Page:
North Carolina Still Reeling Days After Hurricane Matthew Days after the rains of Hurricane Matthew exited North Carolina, residents are still dealing with a worsening disaster. Flooding continues to be a real problem.
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North Carolina Still Reeling Days After Hurricane Matthew

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North Carolina Still Reeling Days After Hurricane Matthew

North Carolina Still Reeling Days After Hurricane Matthew

North Carolina Still Reeling Days After Hurricane Matthew

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Days after the rains of Hurricane Matthew exited North Carolina, residents are still dealing with a worsening disaster. Flooding continues to be a real problem.

AUDIE CORNISH, HOST:

Hurricane Matthew has come and gone, but floodwaters continue to rise in North Carolina. Some rivers have already overflowed their banks. Others are expected to crest later this week. Jess Clark of member station WUNC went to Greenville, N.C., where thousands of people have been told they must leave.

CORNISH: The Tar River cuts right through the city of Greenville, but it doesn't usually cut through Steve Johnson's backyard. Johnson has been under a mandatory evacuation since Sunday, camped out in a crowded hotel.

STEVE JOHNSON: I wasn't prepared for flooding. You know, I don't think anyone ever is. I was prepared for the hurricane. I was even prepared to leave if something happened during the hurricane 'cause I'm always watching trees and seeing if something's going to fall regarding the trees. But you know, I wasn't prepared for flooding. You just never know how that's going to turn.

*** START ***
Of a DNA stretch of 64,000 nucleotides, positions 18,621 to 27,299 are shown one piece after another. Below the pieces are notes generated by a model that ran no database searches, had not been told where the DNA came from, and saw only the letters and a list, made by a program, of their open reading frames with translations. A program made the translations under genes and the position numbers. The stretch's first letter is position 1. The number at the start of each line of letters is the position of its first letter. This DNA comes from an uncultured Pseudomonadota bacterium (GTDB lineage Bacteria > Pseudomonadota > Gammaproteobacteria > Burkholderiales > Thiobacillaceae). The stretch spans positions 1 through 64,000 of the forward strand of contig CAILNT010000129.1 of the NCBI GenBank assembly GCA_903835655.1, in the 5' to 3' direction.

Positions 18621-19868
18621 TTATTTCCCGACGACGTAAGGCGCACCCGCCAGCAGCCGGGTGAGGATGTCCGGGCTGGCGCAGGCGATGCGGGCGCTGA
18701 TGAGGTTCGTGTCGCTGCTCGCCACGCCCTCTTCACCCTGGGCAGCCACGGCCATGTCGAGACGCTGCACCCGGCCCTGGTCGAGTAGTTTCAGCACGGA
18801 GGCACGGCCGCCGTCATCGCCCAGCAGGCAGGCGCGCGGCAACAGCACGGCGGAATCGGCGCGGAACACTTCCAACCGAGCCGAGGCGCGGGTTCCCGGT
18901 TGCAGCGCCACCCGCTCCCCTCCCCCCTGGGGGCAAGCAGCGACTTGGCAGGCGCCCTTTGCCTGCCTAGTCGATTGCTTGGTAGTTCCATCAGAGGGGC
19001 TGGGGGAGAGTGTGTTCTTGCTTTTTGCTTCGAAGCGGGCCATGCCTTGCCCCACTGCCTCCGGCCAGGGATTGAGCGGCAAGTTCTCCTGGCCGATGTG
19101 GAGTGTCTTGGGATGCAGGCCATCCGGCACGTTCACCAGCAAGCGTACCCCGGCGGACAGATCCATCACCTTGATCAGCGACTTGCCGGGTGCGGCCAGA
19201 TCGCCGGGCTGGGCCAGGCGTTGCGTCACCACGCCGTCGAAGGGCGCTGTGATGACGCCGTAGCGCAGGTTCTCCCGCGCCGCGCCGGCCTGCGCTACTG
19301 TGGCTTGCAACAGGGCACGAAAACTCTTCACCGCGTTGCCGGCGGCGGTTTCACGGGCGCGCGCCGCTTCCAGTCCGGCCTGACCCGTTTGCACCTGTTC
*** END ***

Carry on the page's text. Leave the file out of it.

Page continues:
JESS CLARK, BYLINE: Greenville is a city of 90,000 about an hour and a half east of Raleigh. It's one of many places in this part of the state grappling with what's being called a worsening slow-moving disaster. Police have blocked off Johnson's street with cones and yellow caution tape, but he's come back to check on his home.

JOHNSON: Normally you can see where the river is running. That's how far I'm from it (laughter). And you see where it is now.

CLARK: Oh, my gosh.

JOHNSON: Yeah, and if you look over here at the neighbor's house, it's a lot worse actually in my opinion.

CLARK: One of those houses belongs to Seth Rogers. The river is flowing under his deck. Rodgers has sealed the outside vents and piled almost 800 sandbags around this house and several others that he rents out along the river.

SETH ROGERS: We've done everything in our power to try to prevent the water from coming in.

CLARK: Water is already in the basement here. Rogers says he's hoping it won't get any worse, but the Tar River is expected to rise another 4 feet before it crests in a few days. Greenville Mayor Allen Thomas hopes the water won't get that high. He spoke before hundreds who gathered to pray the flood away.

(SOUNDBITE OF ARCHIVED RECORDING)

ALLEN THOMAS: I believe just as faith can move mountains, faith can move these waters.

(CHEERING, APPLAUSE)

THOMAS: Our Father in heaven, hallowed be thy name.

CLARK: Faith leaders led the crowd in prayer on a bridge over the Tar River. Before they said their final amen, National Guard and giant military trucks rolled across the bridge. They were coming from the other side of the river where many homes, churches and businesses are already flooded out.

UNIDENTIFIED CROWD: And deliver us from evil.

CLARK: For NPR News, I'm Jess Clark in Greenville, N.C.

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